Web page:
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JAMA Ophthalmol. 2018 Jul 5. doi: 10.1001/jamaophthalmol.2018.2664. [Epub ahead of print]

Development and Evaluation of Diagnostic Criteria for Vogt-Koyanagi-Harada Disease.

Author information

1
The First Affiliated Hospital of Chongqing Medical University, Chongqing Key Laboratory of Ophthalmology and Chongqing Eye Institute, Chongqing, People's Republic of China.
2
State Key Laboratory of Ophthalmology, Zhongshan Ophthalmic Center, Sun Yat-sen University, Guangzhou, People's Republic of China.
3
The Eye and ENT Hospital of Fudan University, Shanghai, People's Republic of China.
4
Department of Ophthalmology, Peking Union Medical College Hospital, Chinese Academy of Medical Sciences and Peking Union Medical College, Beijing, People's Republic of China.
5
Beijing Tongren Eye Center, Beijing Key Laboratory of Ophthalmology and Visual Science, Beijing Tongren Hospital, Capital Medical University, Beijing, People's Republic of China.
6
Department of Ophthalmology, Beijing Chao-Yang Hospital of Capital Medical University, Beijing, People's Republic of China.
7
Department of Ophthalmology, Peking University First Hospital, Beijing, People's Republic of China.
8
Department of Ophthalmology, Ningxia People's Hospital, Yinchuan, People's Republic of China.
9
Department of Ophthalmology, the Second Xiangya Hospital of Central South University, Changsha, People's Republic of China.
10
Department of Ophthalmology, the First Affiliated Hospital of Harbin Medical University, Harbin, People's Republic of China.
11
Department of Ophthalmology, the Second Affiliated Hospital of Zhejiang University School of Medicine, Hangzhou, People's Republic of China.
12
Department of Ophthalmology, the Second Hospital of Anhui Medical University, Hefei, People's Republic of China.
13
Tianjin Medical University Eye Hospital, Tianjin, People's Republic of China.
14
The Eye Hospital of Wenzhou Medical University, Wenzhou, People's Republic of China.
15
Department of Ophthalmology, Shenzhen Children's Hospital, Shenzhen, People's Republic of China.
16
Shenzhen Eye Hospital, Shenzhen Key Ophthalmic Laboratory, the Second Affiliated Hospital of Jinan University, Shenzhen, People's Republic of China.
17
Department of Ophthalmology, Jinling Hospital, Medical School of Nanjing University, Nanjing, People's Republic of China.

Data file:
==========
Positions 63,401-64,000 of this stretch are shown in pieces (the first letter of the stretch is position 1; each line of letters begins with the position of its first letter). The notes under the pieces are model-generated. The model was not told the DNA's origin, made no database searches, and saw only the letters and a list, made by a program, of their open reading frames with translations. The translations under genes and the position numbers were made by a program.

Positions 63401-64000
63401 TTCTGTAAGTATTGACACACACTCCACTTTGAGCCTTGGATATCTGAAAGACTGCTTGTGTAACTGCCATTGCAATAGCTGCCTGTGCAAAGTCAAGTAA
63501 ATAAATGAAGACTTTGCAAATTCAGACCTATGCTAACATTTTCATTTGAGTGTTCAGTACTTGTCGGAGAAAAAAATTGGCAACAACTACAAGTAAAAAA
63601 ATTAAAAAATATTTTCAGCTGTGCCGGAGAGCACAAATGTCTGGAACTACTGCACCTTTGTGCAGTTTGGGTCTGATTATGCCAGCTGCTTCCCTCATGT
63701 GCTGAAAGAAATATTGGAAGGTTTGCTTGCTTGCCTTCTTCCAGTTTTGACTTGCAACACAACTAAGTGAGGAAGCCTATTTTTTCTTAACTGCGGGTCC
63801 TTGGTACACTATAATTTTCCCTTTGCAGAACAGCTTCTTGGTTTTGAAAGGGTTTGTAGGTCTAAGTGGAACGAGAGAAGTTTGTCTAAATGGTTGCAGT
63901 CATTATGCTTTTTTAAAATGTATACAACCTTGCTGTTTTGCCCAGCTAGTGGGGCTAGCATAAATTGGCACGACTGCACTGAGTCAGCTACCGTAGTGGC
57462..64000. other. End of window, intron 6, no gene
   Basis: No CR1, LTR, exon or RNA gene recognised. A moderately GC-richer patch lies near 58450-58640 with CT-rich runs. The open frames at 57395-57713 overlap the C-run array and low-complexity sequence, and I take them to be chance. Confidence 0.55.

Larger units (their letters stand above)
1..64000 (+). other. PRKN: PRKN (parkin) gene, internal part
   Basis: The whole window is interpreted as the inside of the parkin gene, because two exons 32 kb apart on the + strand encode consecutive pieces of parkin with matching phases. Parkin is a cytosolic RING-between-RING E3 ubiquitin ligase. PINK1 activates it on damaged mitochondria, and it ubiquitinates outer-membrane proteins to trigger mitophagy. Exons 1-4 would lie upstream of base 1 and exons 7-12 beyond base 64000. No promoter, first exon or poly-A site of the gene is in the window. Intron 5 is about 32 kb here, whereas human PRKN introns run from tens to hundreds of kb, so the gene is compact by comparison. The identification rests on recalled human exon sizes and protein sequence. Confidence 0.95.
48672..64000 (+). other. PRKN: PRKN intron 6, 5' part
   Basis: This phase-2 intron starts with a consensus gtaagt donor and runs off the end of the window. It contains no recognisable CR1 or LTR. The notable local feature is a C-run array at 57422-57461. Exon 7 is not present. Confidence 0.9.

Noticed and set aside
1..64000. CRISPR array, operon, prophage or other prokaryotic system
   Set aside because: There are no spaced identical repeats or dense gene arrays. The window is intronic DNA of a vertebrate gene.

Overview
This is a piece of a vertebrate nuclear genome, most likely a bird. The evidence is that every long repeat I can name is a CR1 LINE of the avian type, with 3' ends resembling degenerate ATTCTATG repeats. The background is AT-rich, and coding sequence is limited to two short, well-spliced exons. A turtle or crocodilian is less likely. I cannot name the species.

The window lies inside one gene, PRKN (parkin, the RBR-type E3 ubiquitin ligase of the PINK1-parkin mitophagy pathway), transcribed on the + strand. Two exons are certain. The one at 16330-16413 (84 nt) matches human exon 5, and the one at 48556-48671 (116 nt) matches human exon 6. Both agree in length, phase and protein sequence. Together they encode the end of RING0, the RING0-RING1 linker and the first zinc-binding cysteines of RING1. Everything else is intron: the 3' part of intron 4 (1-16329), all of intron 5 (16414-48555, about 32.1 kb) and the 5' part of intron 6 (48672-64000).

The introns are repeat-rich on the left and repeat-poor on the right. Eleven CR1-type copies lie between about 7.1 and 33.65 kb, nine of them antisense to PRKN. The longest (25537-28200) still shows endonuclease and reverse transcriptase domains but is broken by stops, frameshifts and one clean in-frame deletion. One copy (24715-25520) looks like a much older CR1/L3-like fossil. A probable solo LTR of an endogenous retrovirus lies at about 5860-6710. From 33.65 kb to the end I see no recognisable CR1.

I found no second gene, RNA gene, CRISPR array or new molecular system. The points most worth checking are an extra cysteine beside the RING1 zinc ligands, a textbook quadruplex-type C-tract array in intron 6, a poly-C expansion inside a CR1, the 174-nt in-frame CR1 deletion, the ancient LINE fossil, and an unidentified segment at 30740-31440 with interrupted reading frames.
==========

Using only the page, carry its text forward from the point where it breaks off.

18
Department of Ophthalmology, the First Affiliated Hospital of Zhengzhou University, Henan Province Eye Hospital, Zhengzhou, People's Republic of China.
19
Department of Ophthalmology, Xi'an No. 4 Hospital, Xi'an, People's Republic of China.
20
Ophthalmic Center of the Second Hospital, Jilin University, Changchun, People's Republic of China.
21
Department of Ophthalmology, the Second People's Hospital of Jinan City, Jinan, People's Republic of China.
22
Shanxi Eye Hospital, Taiyuan, People's Republic of China.
23
College of Information Engineering, Xiangtan University, Xiangtan, People's Republic of China.
24
University Eye Clinic Maastricht, Maastricht, Limburg, the Netherlands.

Abstract

Importance:

To our knowledge, a set of well-defined diagnostic criteria is not yet developed for the diagnosis of Vogt-Koyanagi-Harada (VKH) disease.

Objective:

To develop and evaluate a set of diagnostic criteria for VKH disease using data from Chinese patients.

Design, Setting, and Participants:

This case-control study reviewed medical records of patients from a tertiary referral center between October 2011 and October 2016. Data from 634 patients with VKH disease and 623 patients with non-VKH uveitis from southern China were used to develop the Diagnostic Criteria for VKH Disease (DCV). Data from an additional group of 537 patients with a definite VKH disease diagnosis and 525 patients with non-VKH uveitis from northern China were used to evaluate the diagnostic criteria.

Main Outcomes and Measures:

Sensitivity, specificity, positive predictive value (PPV), negative predictive value (NPV), and receiver operating characteristic.

Results:

Of the 1257 patients used to construct the DCV, 665 (52.9%) were male, and the mean (SD) age at disease onset was 38.6 (13.6) years. The 3-class model and 21 clinical findings were selected by latent class analysis. Variables with a high positive rate in the early-phase or late-phase VKH group or high specificity constituted essential parameters. Constellations of these essential parameters constructed the DCV. The sensitivity and NPV of the DCV were higher than those of the Revised Diagnostic Criteria for VKH Disease (RDC) (sensitivity: 94.6% vs 71.9%; difference, 22.7%; 95% CI, 18.5-27.0; NPV: 94.3% vs 76.6%; difference, 17.7%; 95% CI, 13.9-21.5). The specificity and PPV of the DCV were not different from that of the RDC (specificity: 92.2% vs 93.9%; difference, 1.7%; 95% CI, -1.4 to 4.8; PPV: 89.3% vs 92.3%; difference, 3.0%; 95% CI, -1.4 to 4.8). The area under the receiver operating characteristic curve of the DCV and the RDC were 0.934 (95% CI, 0.917-0.951) and 0.829 (95% CI, 0.803-0.855), respectively.

Conclusions and Relevance:

The DCV were developed and evaluated using data from Chinese patients with VKH disease and showed a high sensitivity, NPV, and area under the receiver operating characteristic curve in comparison with the RDC. However, they were developed using a retrospective analysis and should be evaluated in prospective studies in other racial/ethnic populations.

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